Look What You Made Them Do! Finland, Sweden Bid to Join NATO

Published May 16th, 2022 - 06:08 GMT
Finland, Sweden Officially Announce Bid to Join NATO
Finland's Prime Minister Sanna Marin (L) and Finland's President Sauli Niinisto give a press conference to announce that Finland will apply for NATO membership at the Presidential Palace in Helsinki, Finland on May 15, 2022. (Photo by Alessandro RAMPAZZO / AFP)

Sweden's governing Social Democratic Party announced Sunday that it would vote in favor of joining NATO hours after Finland said it would apply to do the same.

The Social Democratic Party has long favored neutrality and nonalignment but like Finland has changed its stance since Russia's invasion of Ukraine in February.

"We Social Democrats consider that the best for Sweden and the Swedish people's security is that we join NATO," Prime Minister Andersson said during a news conference Sunday in Stockholm. "This is a decision that we have made after very careful consideration."

The party said in a statement that Sweden, a longtime opponent of nuclear armament, had reservations about joining a nuclear alliance.

"The Social Democrats will thus work to ensure that Sweden, if the application is approved by NATO, expresses unilateral reservations against the deployment of nuclear weapons and permanent bases on Swedish territory," the party said in its statement.

However, some NATO members including Norway, one of the 12 found countries of the alliance, are also opposed to nuclear armament.

Andersson said that the decision to end Sweden's nonalignment "is not a decision to be taken lightly," according to a translation from The New York Times.

Finland announced earlier Sunday that it would apply to join NATO, ending decades of neutrality amid Russia's war in Ukraine.

The decision was announced by President Sauli Niinistö and Prime Minister Sanna Marin during a press conference in Helsinki, who said the plan still needs to be ratified by the country's parliament before it can formally apply.

"A lot has happened. This is a historic day. A new era is opening up. I would like to pay special attention to how democracy has worked in Finland," Niinistö said at the beginning of the press conference.

"I mean Finnish people with their opinions, political parties, government, parliament. Together, they have given a test of the strength of democracy." Marin said that the country hopes the ratification process "would be as short as possible and it would go very smoothly."

The vote to approve membership in NATO must be unanimous by the member nations.

She addressed concerns about being admitted into NATO after Turkish President Recep Tayyip Erdogan told reporters Friday he didn't "hold positive views" about the decision. Once filed, the application to join NATO is required to be approved by all 30 members of the alliance.

"We haven't had any indication in NATO that there would be any problems for Finland's or Sweden's membership in NATO. We have all the capabilities. We already are very interlinked with NATO and we are close partners to NATO," Marin said.

"We have seen some statements that there are some questions still but I think it's very important that we will have these discussions with the countries, with the ministers and with the other leaders that we have, in a very calm manner and discuss all the issues that there may be."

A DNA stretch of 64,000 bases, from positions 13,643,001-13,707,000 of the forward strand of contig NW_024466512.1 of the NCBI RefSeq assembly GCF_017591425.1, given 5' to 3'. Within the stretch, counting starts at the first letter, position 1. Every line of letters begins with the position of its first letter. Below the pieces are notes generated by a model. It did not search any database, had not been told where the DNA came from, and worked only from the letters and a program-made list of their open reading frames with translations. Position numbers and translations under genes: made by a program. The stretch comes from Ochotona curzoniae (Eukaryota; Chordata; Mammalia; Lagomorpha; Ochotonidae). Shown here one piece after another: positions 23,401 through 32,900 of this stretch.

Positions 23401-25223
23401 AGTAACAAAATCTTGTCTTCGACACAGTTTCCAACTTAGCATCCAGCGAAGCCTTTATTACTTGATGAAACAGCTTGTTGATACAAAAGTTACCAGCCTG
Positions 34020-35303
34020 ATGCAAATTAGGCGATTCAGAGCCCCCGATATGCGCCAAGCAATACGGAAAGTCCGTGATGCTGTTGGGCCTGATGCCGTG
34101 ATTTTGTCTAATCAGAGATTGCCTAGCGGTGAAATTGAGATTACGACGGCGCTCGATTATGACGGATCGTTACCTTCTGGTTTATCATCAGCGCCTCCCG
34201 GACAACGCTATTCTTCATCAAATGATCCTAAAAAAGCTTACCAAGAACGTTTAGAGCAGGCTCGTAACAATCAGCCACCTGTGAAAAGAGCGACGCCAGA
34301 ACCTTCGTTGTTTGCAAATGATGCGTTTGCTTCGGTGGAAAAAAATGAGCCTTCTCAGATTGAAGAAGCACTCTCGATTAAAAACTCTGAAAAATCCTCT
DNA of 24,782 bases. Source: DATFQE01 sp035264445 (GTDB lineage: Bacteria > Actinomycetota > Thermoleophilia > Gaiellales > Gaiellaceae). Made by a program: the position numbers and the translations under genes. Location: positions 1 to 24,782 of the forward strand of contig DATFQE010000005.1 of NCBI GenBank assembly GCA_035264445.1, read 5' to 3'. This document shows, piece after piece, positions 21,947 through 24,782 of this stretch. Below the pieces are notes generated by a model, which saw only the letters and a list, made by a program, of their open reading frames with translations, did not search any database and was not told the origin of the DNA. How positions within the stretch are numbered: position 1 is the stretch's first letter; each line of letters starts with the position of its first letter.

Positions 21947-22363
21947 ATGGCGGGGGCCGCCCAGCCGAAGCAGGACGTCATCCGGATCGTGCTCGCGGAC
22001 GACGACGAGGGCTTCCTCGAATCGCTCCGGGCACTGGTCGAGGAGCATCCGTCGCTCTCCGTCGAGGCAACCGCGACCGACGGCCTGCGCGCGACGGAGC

Niinistö added that he was "confused" by Erdogan's comments because he had a discussion with his Turkish counterpart last month who said he would assess the application "favorably."

"I thanked him and he was very pleased receiving my thanks," Niinistö said. "So you can understand that I am a bit confused."

Niinistö said he hopes Turkey would provide a "very clear answer" about its stance on Finland's membership and that he is prepared to have another discussion with Erdogan "about the problems he has raised."

When asked by a reporter how Finland's membership with NATO could change its relationship with Russia, Niinistö said that "we have to keep in mind that NATO membership does not change geography."

"We will always have that big border line, both sea and land, and Russians behind that," Niinistö said.

The president added that there has been "very good cooperation" in the past between Finland and Russia, as well as Estonia, regarding oil tankers passing through the narrow Gulf of Finland.

"These types of elements we have to take care of in the future too," Niinistö said.

Niinistö said he spoke with Russian President Vladimir Putin on Saturday to notify him of the country's intention to join NATO.

According to a statement from the Kremlin, the two leaders had a "frank exchange of views" in which Putin "stressed that abandoning the traditional policy of military neutrality would be a mistake."

"There are no threats to Finland's security. Such a change in the country's foreign policy may have a negative impact on Russian-Finnish relations, which for many years have been built in the spirit of good neighborliness and partnership cooperation, and were mutually beneficial," the statement reads.

Finland's decision was announced as foreign ministers in the NATO alliance gathered in Berlin, Germany, for an informal meeting.

NATO Secretary-General Jens Stoltenberg, the former prime minister of Norway, said during a press conference Sunday that the alliance would ensure a "quick and swift response" to the applications from Sweden and Finland.

 


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